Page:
Table 3 presents the percentile distribution of MMSE scores of the study subjects, and the results of the test for normality of its score distribution, according to age and schooling level. The 5th percentile of the score distribution ranged from 11 among illiterate to 17 among those with 1 to 7 years of schooling, and 24 among those with higher schooling level. The distribution of MMSE scores remained non-normal even after stratification by age and schooling level. .
The present study is the first to examine the performance of MMSE cut-off points that have been proposed for the Brazilian population, in a well defined population-based sample. A great variation in the prevalence of cognitive impairment was found when the previously recommended cut-off points were used. Agreement varied widely, reflecting the absence of consensus among Brazilian studies.
Part of the observed variation among proposed cut-off points may have been due to differences in the characteristics of the study samples. The population evaluated by Bertolucci et al. was considerably younger than other studies. Furthermore, studies were performed in diverse settings: a general hospital triage5, a geriatric mental health outpatient clinic7, a geriatric outpatient clinic8 and in a community-based sample6. Differences in the method used to determine the recommended cut-off point(s) may also have contributed to the observed variation (for further details, see Appendix). In most cases, the cut-off that presented the best balance between sensitivity and specificity for the detection of dementia was chosen6-8. In one study, the 5th percentiles of MMSE scores achieved by a sample of patients at a general hospital triage were defined as the cut-off points5.
Additionally, most of the MMSE cut-off points that have been recommended in Brazil were based on studies performed in health services5-8, limiting their generalizability to other settings. Traditionally when validated cut-off points are not available from population-based studies, the mean and the dispersion around it (usually the mean ±2 standard deviations) are adopted as "normality" limits. However this criterion can only be used when test scores present a normal distribution. The use of the mean MMSE score ±2 SD is usually inadequate because of the absence of a normal score distribution. This was the case in the present study, where the absence of normality was evident. Furthermore, it is important to stress that it was not possible to normalize the MMSE scores of the study population, even using the types of transformation more commonly found in the literature such as logarithmic, cubic or quadratic, among others (results not shown). Thus, the use of the mean is not adequate for the MMSE score distribution in the present study20,21.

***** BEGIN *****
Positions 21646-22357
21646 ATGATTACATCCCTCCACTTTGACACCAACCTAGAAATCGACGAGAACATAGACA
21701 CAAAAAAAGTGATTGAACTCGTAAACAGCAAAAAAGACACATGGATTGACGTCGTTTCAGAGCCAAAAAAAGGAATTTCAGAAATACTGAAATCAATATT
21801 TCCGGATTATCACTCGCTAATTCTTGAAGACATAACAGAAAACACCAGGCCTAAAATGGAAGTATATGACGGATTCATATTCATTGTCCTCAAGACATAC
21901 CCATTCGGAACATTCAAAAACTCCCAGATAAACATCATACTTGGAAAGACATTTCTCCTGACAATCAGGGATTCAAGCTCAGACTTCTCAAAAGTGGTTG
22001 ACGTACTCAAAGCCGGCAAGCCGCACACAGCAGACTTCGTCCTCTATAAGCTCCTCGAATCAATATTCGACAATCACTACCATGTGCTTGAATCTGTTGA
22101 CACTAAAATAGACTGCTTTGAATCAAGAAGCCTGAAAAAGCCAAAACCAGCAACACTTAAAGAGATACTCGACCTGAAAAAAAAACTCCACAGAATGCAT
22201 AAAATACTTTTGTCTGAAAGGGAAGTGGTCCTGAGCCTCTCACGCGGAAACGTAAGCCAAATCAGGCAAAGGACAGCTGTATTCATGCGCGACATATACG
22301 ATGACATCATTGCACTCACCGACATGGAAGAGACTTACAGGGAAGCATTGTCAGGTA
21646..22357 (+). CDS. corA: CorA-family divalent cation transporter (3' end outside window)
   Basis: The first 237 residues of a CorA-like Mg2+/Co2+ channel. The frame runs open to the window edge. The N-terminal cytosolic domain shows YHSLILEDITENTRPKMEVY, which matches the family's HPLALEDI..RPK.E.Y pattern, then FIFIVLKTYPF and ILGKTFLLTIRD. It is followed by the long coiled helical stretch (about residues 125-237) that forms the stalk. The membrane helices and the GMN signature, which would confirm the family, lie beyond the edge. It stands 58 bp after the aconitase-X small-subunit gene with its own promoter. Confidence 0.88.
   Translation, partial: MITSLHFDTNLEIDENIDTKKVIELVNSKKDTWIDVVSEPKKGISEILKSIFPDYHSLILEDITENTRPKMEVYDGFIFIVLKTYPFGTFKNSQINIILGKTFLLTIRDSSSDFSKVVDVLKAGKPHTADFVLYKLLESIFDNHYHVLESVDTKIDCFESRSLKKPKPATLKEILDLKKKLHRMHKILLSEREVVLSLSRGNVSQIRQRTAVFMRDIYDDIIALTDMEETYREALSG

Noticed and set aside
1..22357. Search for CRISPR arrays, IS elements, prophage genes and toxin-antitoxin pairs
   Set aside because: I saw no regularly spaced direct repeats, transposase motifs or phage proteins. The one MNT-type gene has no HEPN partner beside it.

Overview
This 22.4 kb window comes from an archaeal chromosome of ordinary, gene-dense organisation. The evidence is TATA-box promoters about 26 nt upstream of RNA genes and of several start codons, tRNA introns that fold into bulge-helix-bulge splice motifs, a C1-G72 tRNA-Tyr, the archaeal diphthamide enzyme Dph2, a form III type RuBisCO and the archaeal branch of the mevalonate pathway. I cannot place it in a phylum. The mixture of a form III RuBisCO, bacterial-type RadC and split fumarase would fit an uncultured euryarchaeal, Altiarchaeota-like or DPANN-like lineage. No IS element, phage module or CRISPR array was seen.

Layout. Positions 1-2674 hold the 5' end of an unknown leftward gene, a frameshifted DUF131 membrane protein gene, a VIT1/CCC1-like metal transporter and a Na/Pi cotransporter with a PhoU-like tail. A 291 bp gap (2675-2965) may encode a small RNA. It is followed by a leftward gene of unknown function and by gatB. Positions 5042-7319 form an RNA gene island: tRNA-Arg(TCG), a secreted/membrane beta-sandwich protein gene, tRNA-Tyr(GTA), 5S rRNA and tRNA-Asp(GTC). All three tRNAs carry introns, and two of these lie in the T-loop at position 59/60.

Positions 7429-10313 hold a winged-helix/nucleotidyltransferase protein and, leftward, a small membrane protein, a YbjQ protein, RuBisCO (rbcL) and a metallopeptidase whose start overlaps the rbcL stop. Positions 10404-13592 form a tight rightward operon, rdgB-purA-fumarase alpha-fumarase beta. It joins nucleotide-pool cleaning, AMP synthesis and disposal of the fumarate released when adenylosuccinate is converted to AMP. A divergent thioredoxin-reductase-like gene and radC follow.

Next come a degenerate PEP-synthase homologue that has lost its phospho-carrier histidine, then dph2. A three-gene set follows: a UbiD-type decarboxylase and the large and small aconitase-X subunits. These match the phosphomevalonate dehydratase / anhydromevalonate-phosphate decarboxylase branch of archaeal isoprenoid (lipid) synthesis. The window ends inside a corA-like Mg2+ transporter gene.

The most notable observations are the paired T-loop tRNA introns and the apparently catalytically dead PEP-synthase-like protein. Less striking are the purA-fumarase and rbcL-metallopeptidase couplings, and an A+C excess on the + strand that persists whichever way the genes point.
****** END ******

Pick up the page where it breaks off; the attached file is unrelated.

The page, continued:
Therefore, percentile distribution of the MMSE score seems to be the most adequate option for the study population. Scores below cut-off point 13/14 corresponded to those below the 5th percentile and the prevalence of cognitive impairment estimated using this cut-off was 4.3%. It is interesting to note that this prevalence is very similar to the one found in an area of the city of São Paulo (5.9%)22 using the 10/66 Dementia Research Group protocol, developed to avoid educational and cultural biases in population-based studies in developing countries23. This prevalence is also similar to estimates for elderly in Latin America (4.6%)24.
Regarding methodological aspects of the present study, it is important to note that the MMSE version used was adapted for populations with low schooling level. Interviews were conducted by lay-interviewers who underwent extensive training by a qualified psychiatrist. They were only certified as interviewers after intra and inter-rater reliabilities were assessed. Although the study was carried out in a population in the State of Minas Gerais with characteristics similar to the elderly Brazilian population as a whole, this does not mean it can be considered representative of the elderly population of this country. Furthermore, the study was done in a non-selected elderly population, living in the community. These measures allowed the aim of the study to be reached: to compare the estimated prevalences of cognitive impairment in a single population, using the different MMSE cut-off points proposed in the Brazilian literature.
The results of the present study show that the adoption of the cut-off points suggested in the Brazilian literature led to great variations in estimates of the prevalence of cognitive impairment in the study population. Thus, it is reasonable to consider that those cut-off points are not comparable between populations. In the absence of comparable cut-off points, percentile distribution of MMSE scores is more adequate for population-based studies of the elderly with low schooling level.